FRANKFURT (Reuters) - Lufthansa (LHAG.DE) and German pilots’ union Vereinigung Cockpit have agreed to mediated talks to resolve a row over contracts dating back to 2012, averting the threat of further strikes for a few more weeks, the two parties said on Friday.
Lufthansa has been embroiled in a series of separate disputes with its pilots and cabin crew staff over pay and conditions as management seeks to reduce costs to compete with budget airlines and more efficient long-haul carriers.
The mediation process is to start in early January and be completed within the month, during which time the pilots will not call for further strikes, Lufthansa and VC said in a statement on Friday.
“The negotiating table is the only place where we can find solutions that offer prospects for employees and for the company,” said Bettina Volkens, Lufthansa’s head of personnel.
Lufthansa’s pilots have walked out 15 times since early 2014, costing the carrier hundreds of millions of euros in lost profits. Most recently, they were on strike for six days in November, costing the airline a further 100 million euros ($104 million) in profits.
The pilots have asked for an average annual pay increase of 3.7 percent over a five-year period back-dated to 2012, which is when their last collective bargaining contract with Lufthansa expired. The pilots say altogether these increases would amount to a rise of nearly 20 percent on current pay.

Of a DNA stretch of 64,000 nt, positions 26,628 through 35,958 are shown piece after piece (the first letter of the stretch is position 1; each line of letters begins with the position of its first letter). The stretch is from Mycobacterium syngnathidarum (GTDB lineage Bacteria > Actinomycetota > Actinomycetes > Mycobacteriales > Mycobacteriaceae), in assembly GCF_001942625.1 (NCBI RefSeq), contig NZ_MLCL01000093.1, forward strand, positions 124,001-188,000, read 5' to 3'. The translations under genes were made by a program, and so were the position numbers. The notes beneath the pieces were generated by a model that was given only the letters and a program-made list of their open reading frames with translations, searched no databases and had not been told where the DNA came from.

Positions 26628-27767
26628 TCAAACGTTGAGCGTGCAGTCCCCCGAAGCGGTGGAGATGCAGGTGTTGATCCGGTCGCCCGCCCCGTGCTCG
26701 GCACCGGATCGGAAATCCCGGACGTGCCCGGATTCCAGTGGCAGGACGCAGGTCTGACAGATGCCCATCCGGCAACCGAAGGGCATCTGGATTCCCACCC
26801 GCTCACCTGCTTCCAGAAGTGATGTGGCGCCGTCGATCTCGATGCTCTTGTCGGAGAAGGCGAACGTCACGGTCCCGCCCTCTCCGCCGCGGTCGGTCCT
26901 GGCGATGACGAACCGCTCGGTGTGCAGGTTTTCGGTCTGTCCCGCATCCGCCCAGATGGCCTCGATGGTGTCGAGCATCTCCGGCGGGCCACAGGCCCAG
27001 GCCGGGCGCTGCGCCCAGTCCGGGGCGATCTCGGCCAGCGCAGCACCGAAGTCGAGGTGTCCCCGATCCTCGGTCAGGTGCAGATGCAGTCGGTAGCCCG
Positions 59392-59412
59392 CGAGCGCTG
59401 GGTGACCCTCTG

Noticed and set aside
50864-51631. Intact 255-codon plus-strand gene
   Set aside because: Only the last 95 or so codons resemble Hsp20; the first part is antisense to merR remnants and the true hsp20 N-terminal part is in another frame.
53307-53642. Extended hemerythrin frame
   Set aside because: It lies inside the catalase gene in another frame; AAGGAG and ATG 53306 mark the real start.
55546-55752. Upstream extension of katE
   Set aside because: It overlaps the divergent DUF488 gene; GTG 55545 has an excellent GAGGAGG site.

Lufthansa has proposed an increase of 4.4 percent in two installments in 2016 and 2017, plus a one-off payment worth 1.8 months’ pay.
Separately, cabin crew union UFO said on Friday that three-way talks with Lufthansa’s budget carrier Eurowings and fellow union Verdi had failed to reach an agreement.
UFO has been trying to agree new contracts for staff at Eurowings for two years. But Verdi reached a separate agreement with the carrier earlier this month, which Eurowings wants to apply to all 450 cabin crew staff.
Under the agreement with Verdi, flight attendants receive a retroactive pay increase of 2.5 percent from Oct. 1, followed by another 2.5 percent next year and 1.25 percent in 2018.
“We have offered UFO the same agreement,” Eurowings said on Friday. “We cannot have two different wage contracts with one group of workers,” it added.
Lufthansa wants Eurowings to become Europe’s third largest point-to-point carrier. It announced on Friday it was leasing 38 planes and their crew from ailing rival Air Berlin AB1.DE from February and this week struck a deal for a full takeover of Brussels Airlines.
Reporting by Maria Sheahan; Additional reporting by Peter Maushagen; Editing by Greg Mahlich